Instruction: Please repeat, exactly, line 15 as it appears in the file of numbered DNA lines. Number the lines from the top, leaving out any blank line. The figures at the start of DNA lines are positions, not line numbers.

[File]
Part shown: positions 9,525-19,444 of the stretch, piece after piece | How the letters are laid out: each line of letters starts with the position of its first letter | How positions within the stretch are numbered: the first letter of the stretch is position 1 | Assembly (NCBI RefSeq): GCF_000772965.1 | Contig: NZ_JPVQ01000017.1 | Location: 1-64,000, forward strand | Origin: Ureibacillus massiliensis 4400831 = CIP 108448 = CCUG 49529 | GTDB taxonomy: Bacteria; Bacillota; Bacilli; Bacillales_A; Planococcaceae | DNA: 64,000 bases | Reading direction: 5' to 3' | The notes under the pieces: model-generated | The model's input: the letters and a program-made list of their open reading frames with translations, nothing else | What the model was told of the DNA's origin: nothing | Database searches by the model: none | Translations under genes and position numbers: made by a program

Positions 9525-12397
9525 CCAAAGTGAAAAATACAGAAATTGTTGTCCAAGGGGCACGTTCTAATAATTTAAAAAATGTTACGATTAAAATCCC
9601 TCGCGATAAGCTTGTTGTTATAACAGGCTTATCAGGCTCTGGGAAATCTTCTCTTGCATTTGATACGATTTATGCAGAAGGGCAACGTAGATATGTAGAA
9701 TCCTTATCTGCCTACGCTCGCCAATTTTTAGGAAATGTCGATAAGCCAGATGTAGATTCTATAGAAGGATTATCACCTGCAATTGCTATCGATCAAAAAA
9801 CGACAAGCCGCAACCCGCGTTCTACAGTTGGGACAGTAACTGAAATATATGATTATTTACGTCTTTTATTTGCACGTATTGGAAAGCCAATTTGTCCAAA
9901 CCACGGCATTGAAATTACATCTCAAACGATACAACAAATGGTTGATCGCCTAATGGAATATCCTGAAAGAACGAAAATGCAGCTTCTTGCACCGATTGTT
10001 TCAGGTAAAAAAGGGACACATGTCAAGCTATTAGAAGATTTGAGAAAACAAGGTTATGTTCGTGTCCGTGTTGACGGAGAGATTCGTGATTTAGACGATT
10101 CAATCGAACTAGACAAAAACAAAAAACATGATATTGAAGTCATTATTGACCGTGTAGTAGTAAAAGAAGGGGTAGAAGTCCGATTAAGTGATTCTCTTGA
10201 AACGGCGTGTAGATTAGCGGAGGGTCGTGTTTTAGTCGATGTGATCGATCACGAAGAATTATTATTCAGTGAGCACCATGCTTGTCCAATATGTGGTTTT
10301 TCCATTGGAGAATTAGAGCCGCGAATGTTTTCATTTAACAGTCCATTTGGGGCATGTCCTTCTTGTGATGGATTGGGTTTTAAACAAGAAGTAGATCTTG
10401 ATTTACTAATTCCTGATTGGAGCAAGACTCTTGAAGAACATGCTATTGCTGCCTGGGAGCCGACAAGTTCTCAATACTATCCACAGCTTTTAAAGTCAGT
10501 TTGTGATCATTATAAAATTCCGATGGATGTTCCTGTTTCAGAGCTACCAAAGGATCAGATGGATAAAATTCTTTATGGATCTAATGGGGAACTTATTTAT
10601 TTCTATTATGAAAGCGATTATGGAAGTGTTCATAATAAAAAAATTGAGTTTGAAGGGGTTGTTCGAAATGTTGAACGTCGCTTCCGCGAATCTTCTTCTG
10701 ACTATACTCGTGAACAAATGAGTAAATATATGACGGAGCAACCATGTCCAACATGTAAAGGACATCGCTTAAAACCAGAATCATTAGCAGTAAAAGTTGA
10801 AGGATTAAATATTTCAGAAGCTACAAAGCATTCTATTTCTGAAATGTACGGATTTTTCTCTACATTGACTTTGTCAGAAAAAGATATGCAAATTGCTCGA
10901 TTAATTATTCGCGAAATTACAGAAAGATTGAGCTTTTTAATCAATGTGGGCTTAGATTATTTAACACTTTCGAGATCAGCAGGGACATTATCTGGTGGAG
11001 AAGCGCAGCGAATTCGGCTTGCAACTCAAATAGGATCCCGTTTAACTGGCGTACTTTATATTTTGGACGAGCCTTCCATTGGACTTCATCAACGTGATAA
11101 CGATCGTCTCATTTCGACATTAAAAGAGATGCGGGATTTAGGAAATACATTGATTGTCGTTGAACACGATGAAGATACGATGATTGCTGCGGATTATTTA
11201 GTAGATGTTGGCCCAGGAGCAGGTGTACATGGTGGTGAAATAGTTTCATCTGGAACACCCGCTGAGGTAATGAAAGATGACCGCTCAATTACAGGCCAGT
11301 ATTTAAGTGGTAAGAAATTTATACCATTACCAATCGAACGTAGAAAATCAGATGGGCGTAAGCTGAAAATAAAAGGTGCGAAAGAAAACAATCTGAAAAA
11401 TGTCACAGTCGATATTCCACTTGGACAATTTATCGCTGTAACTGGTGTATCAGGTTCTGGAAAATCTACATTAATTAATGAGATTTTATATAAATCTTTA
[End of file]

10701 ACTATACTCGTGAACAAATGAGTAAATATATGACGGAGCAACCATGTCCAACATGTAAAGGACATCGCTTAAAACCAGAATCATTAGCAGTAAAAGTTGA